LSE: The coalition that has just taken office in Rome did not begin well. But as Andrea Capussela writes, among its proposals is a plan to strengthen the rule of law, which could improve Italy’s unfair and inefficient system. Its opponents lie not only among the country’s establishment, however: tension also exists within the coalition between the Five Star Movement and the League. These obstacles can only be overcome through an open political battle, which could lead the coalition to a more productive path.
The Scholar writes that one trait that distinguishes Italy from her Western peers is the gravity and coexistence of corruption, tax evasion, and organised crime.
One encouraging trait of the new governing coalition, among many concerning ones, is its pledge to fight those criminal phenomena.
But one member of it, the League, was often involved in corruption scandals, has governed for nine years under the leadership of a convicted tax evader, Silvio Berlusconi, and has generally been tolerant with white-collar crime.
Corruption and tax evasion have been systemic problems for decades. In 1992-94, the political parties that had ruled Italy since 1948 were swept away by popular anger at the pervasive bribery unveiled by the so-called ‘Clean Hands’ judicial investigations. But the centre-right and centre-left coalitions that succeeded them were equally tainted by corruption, albeit to a different degree.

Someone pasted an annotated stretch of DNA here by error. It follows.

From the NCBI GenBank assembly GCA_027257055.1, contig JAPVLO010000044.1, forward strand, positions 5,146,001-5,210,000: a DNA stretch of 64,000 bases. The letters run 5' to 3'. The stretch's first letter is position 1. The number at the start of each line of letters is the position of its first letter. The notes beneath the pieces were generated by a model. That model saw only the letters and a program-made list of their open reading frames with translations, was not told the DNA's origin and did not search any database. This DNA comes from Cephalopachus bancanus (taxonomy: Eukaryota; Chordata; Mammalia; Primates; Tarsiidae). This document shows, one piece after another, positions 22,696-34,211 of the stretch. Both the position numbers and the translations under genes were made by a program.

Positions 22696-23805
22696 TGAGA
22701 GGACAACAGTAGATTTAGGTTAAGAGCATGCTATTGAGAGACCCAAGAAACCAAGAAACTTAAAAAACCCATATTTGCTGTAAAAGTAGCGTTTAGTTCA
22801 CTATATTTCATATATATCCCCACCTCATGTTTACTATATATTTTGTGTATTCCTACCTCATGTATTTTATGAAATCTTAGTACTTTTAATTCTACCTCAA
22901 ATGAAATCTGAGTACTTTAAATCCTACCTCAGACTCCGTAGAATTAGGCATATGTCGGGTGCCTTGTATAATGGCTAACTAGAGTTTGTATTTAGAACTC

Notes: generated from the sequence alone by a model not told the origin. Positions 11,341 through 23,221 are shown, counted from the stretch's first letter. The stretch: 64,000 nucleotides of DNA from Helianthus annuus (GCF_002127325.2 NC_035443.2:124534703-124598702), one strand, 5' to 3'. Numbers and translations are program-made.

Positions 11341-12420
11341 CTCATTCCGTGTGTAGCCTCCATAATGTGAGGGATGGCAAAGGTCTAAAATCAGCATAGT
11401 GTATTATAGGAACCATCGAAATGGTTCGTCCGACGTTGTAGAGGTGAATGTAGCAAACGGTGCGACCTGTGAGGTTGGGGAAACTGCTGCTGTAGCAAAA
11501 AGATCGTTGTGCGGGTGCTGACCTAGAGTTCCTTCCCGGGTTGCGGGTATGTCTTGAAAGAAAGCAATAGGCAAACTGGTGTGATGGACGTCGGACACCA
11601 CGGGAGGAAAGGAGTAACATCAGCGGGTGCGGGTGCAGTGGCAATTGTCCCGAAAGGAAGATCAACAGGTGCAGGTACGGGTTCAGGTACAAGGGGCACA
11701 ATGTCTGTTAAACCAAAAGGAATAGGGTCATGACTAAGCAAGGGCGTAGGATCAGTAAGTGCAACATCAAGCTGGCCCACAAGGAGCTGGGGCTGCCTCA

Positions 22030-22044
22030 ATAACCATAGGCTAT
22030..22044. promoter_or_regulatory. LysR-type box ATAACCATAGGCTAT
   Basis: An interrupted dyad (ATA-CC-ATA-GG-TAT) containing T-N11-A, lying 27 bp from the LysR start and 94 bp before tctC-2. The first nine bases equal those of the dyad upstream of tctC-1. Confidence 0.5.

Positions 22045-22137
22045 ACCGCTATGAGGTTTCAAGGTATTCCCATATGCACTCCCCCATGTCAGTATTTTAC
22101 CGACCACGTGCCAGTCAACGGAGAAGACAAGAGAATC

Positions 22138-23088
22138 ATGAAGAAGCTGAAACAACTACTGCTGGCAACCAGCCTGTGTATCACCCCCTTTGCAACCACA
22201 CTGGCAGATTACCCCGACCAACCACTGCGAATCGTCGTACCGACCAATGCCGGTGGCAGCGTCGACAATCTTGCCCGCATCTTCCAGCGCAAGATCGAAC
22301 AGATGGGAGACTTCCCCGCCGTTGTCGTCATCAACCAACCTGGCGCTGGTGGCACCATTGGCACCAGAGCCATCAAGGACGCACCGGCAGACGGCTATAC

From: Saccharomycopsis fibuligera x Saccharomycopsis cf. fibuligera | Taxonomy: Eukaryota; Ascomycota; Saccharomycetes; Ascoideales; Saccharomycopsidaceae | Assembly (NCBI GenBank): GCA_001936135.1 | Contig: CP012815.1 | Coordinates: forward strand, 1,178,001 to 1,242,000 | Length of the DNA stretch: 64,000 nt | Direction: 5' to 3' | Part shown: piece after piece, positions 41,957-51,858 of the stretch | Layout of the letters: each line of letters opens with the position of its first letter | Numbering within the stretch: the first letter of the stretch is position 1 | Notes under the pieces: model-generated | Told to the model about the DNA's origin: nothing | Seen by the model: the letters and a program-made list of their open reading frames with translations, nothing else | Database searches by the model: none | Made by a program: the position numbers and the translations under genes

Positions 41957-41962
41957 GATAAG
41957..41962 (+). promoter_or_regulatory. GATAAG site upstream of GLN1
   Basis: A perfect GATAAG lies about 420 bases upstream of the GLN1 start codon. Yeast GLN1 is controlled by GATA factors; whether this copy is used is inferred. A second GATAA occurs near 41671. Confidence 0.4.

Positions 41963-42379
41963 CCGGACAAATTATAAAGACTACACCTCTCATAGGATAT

This part of the programme elicited sceptical reactions not just in centrist and centre-right circles, those traditionally most closely associated with bribery and tax evasion, but also among centre-left ones. In part, the criticism is persuasive. For instance, the proposal to use US-style integrity tests – namely, having policemen disguised as businessmen offering bribes to public officials, to test their loyalty to the public good and punish those who accept – is certainly problematic.
More importantly, the coalition’s overall approach suggests an excessive reliance on prison sentences, which ignores the deplorable conditions of some of Italy’s prisons and neglects the questions that anyway exist on the effectiveness of imprisonment as a means to prevent crime and re-educate criminals (both arguments which do not concern only white-collar crime, naturally, but ought to stimulate a wider debate on criminal justice). Stiffer financial penalties and tougher rules on the confiscation of ill-gotten or unexplained assets would seem a better policy.
Other critiques are less well founded. One example is the claim that the coalition’s plan to encourage whistleblowing is comparable to an autocracy’s requirement that citizens inform against each other. But even those more reasonable reservations are often used as a lever to usher in a sweeping critique of the whole part of the programme devoted to the rule of law, which seems to target the very intention of fighting white-collar crime with greater determination than in the past.